Acadia for All: Shared Learning & Program Growth


The Acadia for All initiatives at Friends of Acadia wrapped up a dynamic year in December, marking milestones in our journey to welcome visitors of all backgrounds to Acadia National Park.

Friends of Acadia supported the park in hosting 10 Urban and Diverse Youth groups in 2023, up 400% from when the program launched in 2017 with two groups. This sends a strong message that new visitors are excited to explore the park when the space feels accepting, enabling communities to engage in fun recreation and meaningful experiences in Acadia.

The Outdoor Classroom Grants is another program equitably increasing stewardship values around the state. We issued a record 10 Outdoor Classroom Grants to Maine schools in 2023 to help build outdoor learning spaces on school campuses.

These grants get students outside and connecting to Acadia via lessons without the cost of transportation.

The Acadia for All Task Force, a group composed of Friends of Acadia staff, board members, and partners, was also busy in 2023, meeting six times to continue dialogue around diversity, equity, inclusion, and accessibility (DEIA) within the Acadia National Park community.

To bolster these dialogues, Task Force leaders embarked on a listening tour around the country to hear about DEIA initiatives at other national parks. Tour stops included Great Smoky Mountains National Park, as well as the local MDI Wheelers, who make Acadia’s carriage roads more accessible to people with mobility challenges.

In addition, several staff and board expanded their Tribal knowledge through the NPS Tribal Consultation Series and the First Light Learning Journey.

Last summer, the Acadia for All Task Force successfully conducted a consultant search to deepen our understanding and vision of DEIA at Friends of Acadia, hiring the OSIYO Group—an American Indian, women-owned professional services firm, which works with all levels of municipalities, Tribal governments, non-profits, businesses, and more. OSIYO means “hello” in Cherokee, and this group is as welcoming as they come.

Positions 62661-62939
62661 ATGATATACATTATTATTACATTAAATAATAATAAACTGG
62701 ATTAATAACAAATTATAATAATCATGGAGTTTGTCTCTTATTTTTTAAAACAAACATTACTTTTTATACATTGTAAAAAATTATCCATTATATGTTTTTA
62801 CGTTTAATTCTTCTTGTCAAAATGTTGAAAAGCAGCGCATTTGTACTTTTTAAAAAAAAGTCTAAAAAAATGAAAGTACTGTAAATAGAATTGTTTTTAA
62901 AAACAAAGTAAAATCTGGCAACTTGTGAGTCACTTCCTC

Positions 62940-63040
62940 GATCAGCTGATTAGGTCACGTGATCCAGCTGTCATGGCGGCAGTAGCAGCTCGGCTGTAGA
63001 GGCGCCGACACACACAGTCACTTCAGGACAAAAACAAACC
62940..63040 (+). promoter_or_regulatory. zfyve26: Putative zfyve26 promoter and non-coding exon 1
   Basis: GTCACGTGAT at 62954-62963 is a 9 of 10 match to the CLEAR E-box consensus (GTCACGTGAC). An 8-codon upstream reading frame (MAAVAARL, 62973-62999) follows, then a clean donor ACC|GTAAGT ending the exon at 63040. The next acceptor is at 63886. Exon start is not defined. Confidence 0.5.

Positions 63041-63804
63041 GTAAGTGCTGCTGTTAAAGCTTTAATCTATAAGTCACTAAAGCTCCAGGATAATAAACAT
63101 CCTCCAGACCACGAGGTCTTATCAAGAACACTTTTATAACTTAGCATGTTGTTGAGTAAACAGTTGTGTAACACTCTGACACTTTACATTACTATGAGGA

Friends of Acadia hired the OSIYO Group because they truly understand the complexity of our many partnerships, and they use an appreciative-inquiry model to evaluate and then build upon our existing strengths. The OISYO Group began work in September with Phase 1: Assessment of where we are currently as an organization. Their findings will inform Phase 2: Creating an Action Plan to be completed later in 2024.

Finally, DEIA successes at Acadia were shared at the National Park Friends Alliance meeting last October in Cuyahoga Valley National Park, where Paige Steele presented on the growth of the Urban and Diverse Youth Grant Program during a plenary session with approximately 300 national park staff and partners. Acadia’s Chief of Resource Management Rebecca Cole-Will also presented her team’s phenomenal Tribal co-stewardship work during a plenary.

As Cassius Cash, superintendent of Great Smoky Mountains, said, “The work of welcoming visitors of diverse backgrounds to the most visited parks in the country starts with the leadership who support their staff in helping to make parks more welcoming to all.”

At Friends of Acadia, we have those leaders, and we look forward to what the DEIA journey brings in 2024, including supporting accessible trails and hiring a more inclusive workforce in Acadia.

PAIGE STEELE is Friends of Acadia’s Conservation Projects Manager.